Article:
Using Glade, or gtkBuilder, or Stetic, will help coral the huge coupling problem of forty parameters to a function. Glade provides a basic GUI builder to drag and drop components together. The parameters and inherited parameters are somewhat separated out. The output of Glade is .glade XML file which you will then read in, attach your callbacks ("signal handlers") to identically named functions, and query or update the in-memory version of that XML to get widgets that you then use pyGTK to manipulate. Glade itself is a creaky and not well maintained.

Using pyGTK gives you annoyingly fine grained control in order to build your GUI. This will be verbose, copy-and-paste code. Each attribute will be a separate function call. The attribute setter does not return anything, so chaining the calls is out of the question. Usually, your IDE will give only minimal help on what functions mean and you will be constantly referring to DevHelp or some other tool.

One would almost expect GTK GUIs were meant to fail.

Answered by: Sienna769 | Posted: 06-11-2021

Answer 8

I recommend using Glade for rapid development, but not for learning. Why? because some times you will need to tune up some widgets in order to work as you want they to work, and if you don't really know/understand the properties attributes of every widget then you will be in troubles.

Answered by: Julian711 | Posted: 06-11-2021

Answer 9

For quick and simple screens I use Glade. But for anything that needs finer levels of control, I create a custom classes for what I actually need (this is important, because it's too easy to get carried away with generalisations).

With a skinny applications specific classes, I can rapidly change the look and feel application wide from a single place. Rather like using CSS to mantain consistency for web sites.

Answered by: Agata139 | Posted: 06-11-2021

Answer 10

Personally I would recommend coding it out instead of using Glade. I'm still learning python and pyGtk but I will say that writing out the UI by hand gave me a lot of insight on how things work under the hood.

Once you have it learned I'd say to give glade, or other UI designers a try but definitely learn how to do it the "hard" way first.

Answered by: Edgar147 | Posted: 06-11-2021

Answer 11

You may use glade-2 to design, and use to generating the pure pygtk code, it use pygtkcompat to support gtk3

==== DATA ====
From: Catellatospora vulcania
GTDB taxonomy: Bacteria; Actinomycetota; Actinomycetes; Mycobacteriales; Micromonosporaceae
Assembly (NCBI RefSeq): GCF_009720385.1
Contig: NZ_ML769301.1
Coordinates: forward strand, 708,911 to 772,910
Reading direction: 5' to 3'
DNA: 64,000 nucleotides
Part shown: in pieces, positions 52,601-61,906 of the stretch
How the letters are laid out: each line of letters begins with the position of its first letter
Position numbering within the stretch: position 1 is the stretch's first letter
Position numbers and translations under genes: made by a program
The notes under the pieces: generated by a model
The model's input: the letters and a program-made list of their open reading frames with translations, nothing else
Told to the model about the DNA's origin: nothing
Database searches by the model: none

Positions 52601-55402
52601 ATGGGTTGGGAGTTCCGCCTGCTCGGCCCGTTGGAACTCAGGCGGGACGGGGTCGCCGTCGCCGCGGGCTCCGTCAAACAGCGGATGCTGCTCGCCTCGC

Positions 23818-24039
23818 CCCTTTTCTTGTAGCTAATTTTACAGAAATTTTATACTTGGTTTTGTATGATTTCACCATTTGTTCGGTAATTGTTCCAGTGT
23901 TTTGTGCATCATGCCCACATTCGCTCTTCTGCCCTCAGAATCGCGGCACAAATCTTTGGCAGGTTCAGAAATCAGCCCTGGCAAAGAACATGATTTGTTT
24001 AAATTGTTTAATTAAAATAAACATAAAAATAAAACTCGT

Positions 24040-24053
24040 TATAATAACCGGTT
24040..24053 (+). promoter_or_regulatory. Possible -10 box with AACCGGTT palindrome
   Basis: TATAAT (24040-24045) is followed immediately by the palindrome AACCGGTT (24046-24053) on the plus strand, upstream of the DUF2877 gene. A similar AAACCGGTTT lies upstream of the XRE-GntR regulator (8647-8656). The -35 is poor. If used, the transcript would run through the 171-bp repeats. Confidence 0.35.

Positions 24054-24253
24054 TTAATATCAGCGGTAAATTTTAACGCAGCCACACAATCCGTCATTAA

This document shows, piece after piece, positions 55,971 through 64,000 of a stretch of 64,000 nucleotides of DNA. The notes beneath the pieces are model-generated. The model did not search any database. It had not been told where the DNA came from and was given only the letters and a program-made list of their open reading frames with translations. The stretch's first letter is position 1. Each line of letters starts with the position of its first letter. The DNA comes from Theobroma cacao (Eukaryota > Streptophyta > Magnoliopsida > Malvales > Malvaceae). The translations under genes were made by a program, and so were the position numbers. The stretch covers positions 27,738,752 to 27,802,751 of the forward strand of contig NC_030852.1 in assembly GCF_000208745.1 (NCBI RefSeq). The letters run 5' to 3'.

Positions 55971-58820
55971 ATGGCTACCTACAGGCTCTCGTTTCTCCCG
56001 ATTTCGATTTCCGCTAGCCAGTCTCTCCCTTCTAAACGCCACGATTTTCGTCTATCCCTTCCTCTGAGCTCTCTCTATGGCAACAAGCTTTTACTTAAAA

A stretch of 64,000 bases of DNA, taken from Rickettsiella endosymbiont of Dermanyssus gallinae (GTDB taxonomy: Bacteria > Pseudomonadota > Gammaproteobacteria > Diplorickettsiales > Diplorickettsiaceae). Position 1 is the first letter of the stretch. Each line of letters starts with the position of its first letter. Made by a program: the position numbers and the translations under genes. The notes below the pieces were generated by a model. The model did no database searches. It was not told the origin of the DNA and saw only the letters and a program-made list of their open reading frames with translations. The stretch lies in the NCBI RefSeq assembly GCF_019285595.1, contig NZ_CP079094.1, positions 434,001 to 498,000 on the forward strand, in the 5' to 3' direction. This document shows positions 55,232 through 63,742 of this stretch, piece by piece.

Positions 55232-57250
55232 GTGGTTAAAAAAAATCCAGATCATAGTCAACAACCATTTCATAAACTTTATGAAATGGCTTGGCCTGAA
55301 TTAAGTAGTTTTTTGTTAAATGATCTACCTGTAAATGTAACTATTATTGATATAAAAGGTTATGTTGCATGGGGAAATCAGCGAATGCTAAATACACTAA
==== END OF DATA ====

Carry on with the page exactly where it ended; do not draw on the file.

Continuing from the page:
Answered by: Fiona671 | Posted: 06-11-2021

Similar questions

python - What's the best Django search app?

How can I use a DLL file from Python?

What is the easiest way to use a DLL file from within Python? Specifically, how can this be done without writing any additional wrapper C++ code to expose the functionality to Python? Native Python functionality is strongly preferred over using a third-party library.

python - PubSub lib for c#

Is there a c# library which provides similar functionality to the Python PubSub library? I think it's kind of an Observer Pattern which allows me to subscribe for messages of a given topic instead of using events.

python - What is the best way to copy a list?

This question already has answers here:

python - Possible Google Riddle?

My friend was given this free google website optimizer tshirt and came to me to try and figure out what the front logo meant. t-shirt So, I have a couple of guesses as to what it means, but I was just wondering if there is something more. My first guess is that eac...

How do you check whether a python method is bound or not?

Given a reference to a method, is there a way to check whether the method is bound to an object or not? Can you also access the instance that it's bound to?

ssh - How to scp in Python?

What's the most pythonic way to scp a file in Python? The only route I'm aware of is os.system('scp "%s" "%s:%s"' % (localfile, remotehost, remotefile) ) which is a hack, and which doesn't work outside Linux-like systems, and which needs help from the Pexpect module to avoid password prompts unless you already have passwordless SSH set up to the remote host. I'm aware of Twisted'...

python - How do I create a new signal in pygtk

I've created a python object, but I want to send signals on it. I made it inherit from gobject.GObject, but there doesn't seem to be any way to create a new signal on my object.

python - What do I need to import to gain access to my models?

I'd like to run a script to populate my database. I'd like to access it through the Django database API. The only problem is that I don't know what I would need to import to gain access to this. How can this be achieved?

python - How do I edit and delete data in Django?

I am using django 1.0 and I have created my models using the example in the Django book. I am able to perform the basic function of adding data; now I need a way of retrieving that data, loading it into a form (change_form?! or something), EDIT it and save it back to the DB. Secondly how do I DELETE the data that's in the DB? i.e. search, select and then delete! Please show me an example of the code ...

Still can't find your answer? Check out these communities...

PySlackers | Full Stack Python | NHS Python | Pythonist Cafe | Hacker Earth | Discord Python